I hardly ever talk about anything on my blog that isn't craft related. I like keeping my blog fairly light-hearted and a little bit informative. But today I watched a documentary that made me feel very uncomfortable indeed. The film was called "The Cove".
The Cove is a documentary about a small fishing town in Japan called Taiji where every year they capture dolphins for sale to sea life amusement parks and then slaughter the remainder for sale as food. Around 23,000 dolphins a year in Japan are killed. The dolphins that are sold to amusement parks make the fishermen around $150,000 and those that are sold for meat make around $600. It is the sale of dolphins to amusement parks that is driving and funding this trade, rather than the sale of meat. Despite the sale of dolphin meat being a side product of the sale of live dolphins, it has a large impact on the communities in which it is consumed.
The sale of dolphin and whale meat is causing health issues to humans as well as trauma to marine mammals. As animals at the top of the marine food chain, dolphins and whales are filled with large amounts of the mercury that is pumped into the atmosphere and absorbed by the sea, every year. When this meat is consumed over a prolonged period it can cause mercury poisoning.
While I watched this film I felt uncomfortable and horrified not just because of the slaughter of these wonderful animals, for meat, but because I've been to marine amusement parks and laughed and applauded with the rest of the audience. I've even recommended to other people that they go, as it such a great day out. My only excuse is that I believed the myth that dolphins enjoy performing. When I heard about dolphins getting ulcers because of the stress of living in captivity, I think I realised then that I would be telling as many people as possible about this issue.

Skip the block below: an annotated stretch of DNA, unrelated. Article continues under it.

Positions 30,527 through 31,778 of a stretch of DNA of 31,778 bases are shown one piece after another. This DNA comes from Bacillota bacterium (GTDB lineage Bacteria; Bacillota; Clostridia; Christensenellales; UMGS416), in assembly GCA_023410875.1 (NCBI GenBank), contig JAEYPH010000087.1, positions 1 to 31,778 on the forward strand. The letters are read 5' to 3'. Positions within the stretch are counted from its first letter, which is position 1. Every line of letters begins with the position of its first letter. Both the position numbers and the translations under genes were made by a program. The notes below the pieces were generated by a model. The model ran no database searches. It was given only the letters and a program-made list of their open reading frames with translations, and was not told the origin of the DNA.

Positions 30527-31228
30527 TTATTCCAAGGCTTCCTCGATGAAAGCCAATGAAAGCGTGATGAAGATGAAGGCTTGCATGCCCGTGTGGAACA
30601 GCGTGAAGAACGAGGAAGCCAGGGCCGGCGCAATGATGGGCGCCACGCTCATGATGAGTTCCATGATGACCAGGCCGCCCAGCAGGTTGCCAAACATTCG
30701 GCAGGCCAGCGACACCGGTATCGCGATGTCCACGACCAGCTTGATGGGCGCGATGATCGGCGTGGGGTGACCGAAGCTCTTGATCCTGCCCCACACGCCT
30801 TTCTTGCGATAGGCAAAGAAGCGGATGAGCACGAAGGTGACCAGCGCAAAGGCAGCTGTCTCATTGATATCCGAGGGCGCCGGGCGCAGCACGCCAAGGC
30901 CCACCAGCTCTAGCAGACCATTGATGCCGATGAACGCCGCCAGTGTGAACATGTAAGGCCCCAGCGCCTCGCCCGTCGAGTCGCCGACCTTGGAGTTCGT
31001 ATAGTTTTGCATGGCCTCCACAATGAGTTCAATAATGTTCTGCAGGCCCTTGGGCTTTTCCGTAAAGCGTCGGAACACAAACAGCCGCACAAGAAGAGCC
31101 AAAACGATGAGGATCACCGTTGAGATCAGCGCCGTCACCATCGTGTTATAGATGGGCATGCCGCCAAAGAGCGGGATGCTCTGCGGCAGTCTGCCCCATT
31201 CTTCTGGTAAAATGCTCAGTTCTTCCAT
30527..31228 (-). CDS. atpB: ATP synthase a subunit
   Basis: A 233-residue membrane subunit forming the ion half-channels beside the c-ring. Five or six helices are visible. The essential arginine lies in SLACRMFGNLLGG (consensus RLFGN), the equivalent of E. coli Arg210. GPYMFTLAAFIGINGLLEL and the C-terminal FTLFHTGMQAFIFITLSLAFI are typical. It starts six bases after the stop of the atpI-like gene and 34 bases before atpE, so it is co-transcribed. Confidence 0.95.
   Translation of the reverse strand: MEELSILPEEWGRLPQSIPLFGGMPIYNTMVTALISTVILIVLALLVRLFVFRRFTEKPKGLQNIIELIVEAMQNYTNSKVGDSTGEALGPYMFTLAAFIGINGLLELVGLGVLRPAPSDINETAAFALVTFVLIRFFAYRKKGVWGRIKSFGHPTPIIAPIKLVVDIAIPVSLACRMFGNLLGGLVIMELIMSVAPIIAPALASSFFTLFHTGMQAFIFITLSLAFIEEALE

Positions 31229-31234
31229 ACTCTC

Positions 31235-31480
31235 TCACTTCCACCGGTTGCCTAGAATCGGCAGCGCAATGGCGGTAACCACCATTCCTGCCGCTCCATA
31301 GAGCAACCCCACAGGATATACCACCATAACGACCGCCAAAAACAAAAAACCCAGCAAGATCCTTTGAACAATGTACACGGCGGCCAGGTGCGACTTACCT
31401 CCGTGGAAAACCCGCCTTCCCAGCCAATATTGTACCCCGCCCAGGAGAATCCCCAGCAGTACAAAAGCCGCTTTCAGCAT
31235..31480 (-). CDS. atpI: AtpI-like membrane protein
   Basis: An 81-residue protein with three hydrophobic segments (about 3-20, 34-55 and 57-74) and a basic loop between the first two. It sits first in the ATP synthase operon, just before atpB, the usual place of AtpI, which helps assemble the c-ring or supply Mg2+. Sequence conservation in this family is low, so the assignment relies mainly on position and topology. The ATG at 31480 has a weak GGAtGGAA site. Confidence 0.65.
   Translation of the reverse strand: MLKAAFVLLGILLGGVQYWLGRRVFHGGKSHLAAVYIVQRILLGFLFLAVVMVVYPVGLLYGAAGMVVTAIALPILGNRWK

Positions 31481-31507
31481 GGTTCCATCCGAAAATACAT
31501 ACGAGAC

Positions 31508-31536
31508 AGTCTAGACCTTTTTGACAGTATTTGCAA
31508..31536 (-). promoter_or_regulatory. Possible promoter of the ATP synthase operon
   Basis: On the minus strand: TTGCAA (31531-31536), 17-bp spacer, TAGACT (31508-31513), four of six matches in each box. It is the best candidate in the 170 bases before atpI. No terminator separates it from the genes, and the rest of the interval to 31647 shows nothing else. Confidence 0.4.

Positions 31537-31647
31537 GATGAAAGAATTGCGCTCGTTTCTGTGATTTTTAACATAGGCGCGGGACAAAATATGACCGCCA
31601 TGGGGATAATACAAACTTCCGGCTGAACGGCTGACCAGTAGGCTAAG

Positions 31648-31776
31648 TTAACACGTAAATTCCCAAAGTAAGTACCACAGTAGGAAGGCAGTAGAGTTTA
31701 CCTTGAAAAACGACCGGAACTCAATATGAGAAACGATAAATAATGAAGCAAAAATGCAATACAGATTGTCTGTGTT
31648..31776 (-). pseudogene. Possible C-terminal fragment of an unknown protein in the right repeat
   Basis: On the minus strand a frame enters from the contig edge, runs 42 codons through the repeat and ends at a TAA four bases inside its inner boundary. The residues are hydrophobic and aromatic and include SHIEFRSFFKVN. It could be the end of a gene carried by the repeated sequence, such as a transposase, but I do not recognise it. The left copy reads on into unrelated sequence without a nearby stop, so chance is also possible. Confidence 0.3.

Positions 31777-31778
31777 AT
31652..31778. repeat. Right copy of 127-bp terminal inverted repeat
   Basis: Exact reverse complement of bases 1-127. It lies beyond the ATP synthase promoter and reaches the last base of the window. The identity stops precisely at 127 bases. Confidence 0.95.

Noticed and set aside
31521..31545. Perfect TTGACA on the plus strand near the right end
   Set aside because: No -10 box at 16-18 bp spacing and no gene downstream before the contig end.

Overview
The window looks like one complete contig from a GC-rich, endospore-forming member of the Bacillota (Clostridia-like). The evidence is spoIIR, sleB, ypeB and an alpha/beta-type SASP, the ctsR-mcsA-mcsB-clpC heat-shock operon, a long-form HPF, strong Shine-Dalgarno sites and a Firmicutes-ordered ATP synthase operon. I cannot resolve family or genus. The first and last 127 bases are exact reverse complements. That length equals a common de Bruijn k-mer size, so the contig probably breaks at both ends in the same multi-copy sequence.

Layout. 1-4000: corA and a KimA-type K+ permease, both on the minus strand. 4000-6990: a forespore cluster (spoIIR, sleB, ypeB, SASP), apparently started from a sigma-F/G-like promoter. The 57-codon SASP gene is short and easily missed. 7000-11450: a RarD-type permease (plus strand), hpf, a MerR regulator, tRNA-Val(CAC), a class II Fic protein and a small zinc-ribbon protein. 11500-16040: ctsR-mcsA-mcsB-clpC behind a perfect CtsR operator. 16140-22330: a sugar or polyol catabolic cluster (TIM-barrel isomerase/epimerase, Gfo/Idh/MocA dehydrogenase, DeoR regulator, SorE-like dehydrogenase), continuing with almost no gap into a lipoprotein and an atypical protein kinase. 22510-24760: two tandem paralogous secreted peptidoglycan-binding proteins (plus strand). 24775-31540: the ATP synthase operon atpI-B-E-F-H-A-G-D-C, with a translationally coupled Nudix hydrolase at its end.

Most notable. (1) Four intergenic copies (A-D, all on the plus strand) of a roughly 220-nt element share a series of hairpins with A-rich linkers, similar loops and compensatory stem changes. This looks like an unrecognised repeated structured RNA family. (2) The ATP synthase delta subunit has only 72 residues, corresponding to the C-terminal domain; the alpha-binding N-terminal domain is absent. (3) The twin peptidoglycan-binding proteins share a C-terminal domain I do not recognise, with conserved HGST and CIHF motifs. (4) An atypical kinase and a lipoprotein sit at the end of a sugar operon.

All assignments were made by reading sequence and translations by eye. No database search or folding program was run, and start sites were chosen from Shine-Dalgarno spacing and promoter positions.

I'm ashamed of contributing to this industry and I know that shouting about it on my little blog, about craft, is really doing very little at all. But, it makes me feel like I am doing a little bit towards getting the word out. If someone else watches the film because I recommended it, then I think that will go some way to helping me get rid of the bitter taste in my mouth. If you are even the slightest bit interested in dolphins or whales, or the risk of mercury poisoning caused by eating dolphin and whale meat, please visit this site, where they give you all the facts and ways of helping campaign.
The film itself contains so many traumatic images and horrendous facts and figures, but when you see the images shown of dolphins in the wild you gain a little bit of hope. You see that if left to their lives in the wild, we are still allowed as human beings to share it for a little while, because no matter what we do to them, dolphins still are curious and social creatures, who interact with us whenever possible.
Like I said earlier I don't like to get on my soapbox too often, but this film really moved me. Please at least watch the trailer and visit the website.